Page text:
6. Extragalactic cosmic rays
- Maximum energies up to some 10 20 eV. The flux densities are below 10 −20 particles per second and square meter. Like the galactic cosmic rays, the extragalactic consists of protons and heavier ions.
Discovery and History
It is said that Charles de Coulomb had already suspected the existence of charged radiation at the base of the slow discharge of a charged sphere. In a more concrete way it will be necessary to wait for the beginning of the 20th century so that the cosmic rays are highlighted.
1910: Father Wulf studies while climbing the Eiffel Tower and demonstrates that the ionizing radiation observed is not only due to natural radioactivity, but that part of it comes “from above”
1912: Victor Hess, by loading a device sensitive to rays (see photos opposite) in a balloon, concludes that there is an unknown radiation coming not from the earth, but from space: cosmic rays. Their study led to the birth of “particle physics”.
1925: Robert Millikan thinks that the charged radiation highlighted by Hess is made up of gamma rays: from this is born the expression “cosmic rays”.
1930: Arthur Compton, by sending sixty researchers to carry out measurement campaigns around the world, proves that cosmic rays are made up of charged particles, sensitive to the effects of latitude.
1938: Pierre Auger sets up on mountain tops with particle detectors.
How to detect them?
There are 2 ways to detect them: direct and Indirect detections.
1. Direct detection
Direct detection is possible by all kinds of particle detectors on the ISS, on satellites, or in high-altitude balloons. However, there are weight and size restrictions that limit detector options.
An example of the direct detection technique is a nuclear track -based method developed by Robert Fleischer, P. Buford Price , and Robert M. Walker for use in high-altitude balloons. In this method, sheets of clear plastic, such as 0.25mm Lexan polycarbonate, are stacked and directly exposed to cosmic rays in space or at high altitudes. Nuclear charge causes chemical bond breaking or ionizationin the plastic. At the top of the plastic pile, ionization is less, due to the high speed of cosmic rays. As the speed of the cosmic rays decreases due to the slowdown in the stack, the ionization increases along the way. The resulting plastic sheets are “etched” or slowly dissolved in a hot caustic solution of sodium hydroxide, which removes material from the surface at a slow and known rate. Caustic sodium hydroxide dissolves plastic at a faster rate along the path of ionized plastic. The net result is a conical pitting in the plastic. Pitting is measured with a high-powered microscope (typically 1600× oil immersion), and the rate of etching is plotted as a function of depth into the stacked plastic.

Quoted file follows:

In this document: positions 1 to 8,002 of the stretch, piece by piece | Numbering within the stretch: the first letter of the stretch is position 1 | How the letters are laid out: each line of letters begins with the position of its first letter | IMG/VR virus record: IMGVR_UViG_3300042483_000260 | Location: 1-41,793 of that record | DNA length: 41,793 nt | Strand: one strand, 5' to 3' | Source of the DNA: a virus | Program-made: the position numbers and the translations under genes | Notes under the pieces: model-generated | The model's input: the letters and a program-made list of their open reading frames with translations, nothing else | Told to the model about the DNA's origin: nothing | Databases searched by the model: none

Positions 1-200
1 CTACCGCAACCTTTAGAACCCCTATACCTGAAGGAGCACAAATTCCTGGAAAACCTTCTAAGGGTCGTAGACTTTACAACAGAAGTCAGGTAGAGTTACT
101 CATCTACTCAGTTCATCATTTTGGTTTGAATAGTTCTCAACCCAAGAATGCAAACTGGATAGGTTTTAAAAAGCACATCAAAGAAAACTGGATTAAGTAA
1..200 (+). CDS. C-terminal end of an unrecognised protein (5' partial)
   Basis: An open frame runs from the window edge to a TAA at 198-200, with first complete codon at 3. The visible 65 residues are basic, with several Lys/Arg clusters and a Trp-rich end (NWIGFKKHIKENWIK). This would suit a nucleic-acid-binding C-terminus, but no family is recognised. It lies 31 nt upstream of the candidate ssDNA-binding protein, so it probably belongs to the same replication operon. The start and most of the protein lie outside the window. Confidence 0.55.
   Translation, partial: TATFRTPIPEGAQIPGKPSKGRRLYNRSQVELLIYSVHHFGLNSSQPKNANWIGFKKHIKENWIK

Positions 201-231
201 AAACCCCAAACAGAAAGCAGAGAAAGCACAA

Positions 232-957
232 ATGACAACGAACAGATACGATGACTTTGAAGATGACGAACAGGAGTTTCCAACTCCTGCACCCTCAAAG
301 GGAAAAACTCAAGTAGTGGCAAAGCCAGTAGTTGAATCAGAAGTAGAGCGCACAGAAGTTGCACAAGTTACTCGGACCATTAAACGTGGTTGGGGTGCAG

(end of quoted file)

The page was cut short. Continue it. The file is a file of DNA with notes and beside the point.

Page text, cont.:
This technique produces a unique curve for each atomic nucleus from 1 to 92, making it possible to identify both the charge and the energy of the cosmic ray passing through the plastic stack. The more extensive the ionization along the path, the greater the charge. In addition to its uses for cosmic ray detection, the technique is also used to detect nuclei created as nuclear fission products .
2. Indirect detection
There are several terrestrial methods of cosmic ray detection currently in use, which can be divided into two main categories: the detection of secondary particles that form extensive air showers (EAS) by various types of particle detectors, and the detection of electromagnetic radiation; emitted by EAS into the atmosphere.
The extensive air shower arrays formed by particle detectors measure the charged particles that pass through them. EAS arrays can observe a wide area of the sky and can be active more than 90% of the time. However, they are less capable of separating the background effects of cosmic rays than air Cherenkov telescopes . Most of the latest generation EAS sets use plastic scintillators. Water (liquid or frozen) is also used as a detection medium through which the particles pass and produce Cherenkov radiation to make them detectable. For this reason, several matrices use water/ice-Cherenkov detectors as an alternative to or in addition to scintillators. By combining several detectors, some EAS arrays have the ability to distinguish muons from lighter secondary particles (photons, electrons, positrons). The fraction of muons among secondary particles is a traditional way of estimating the mass composition of primary cosmic rays.
Phto description: Cosmic ‘Winter’ Wonderland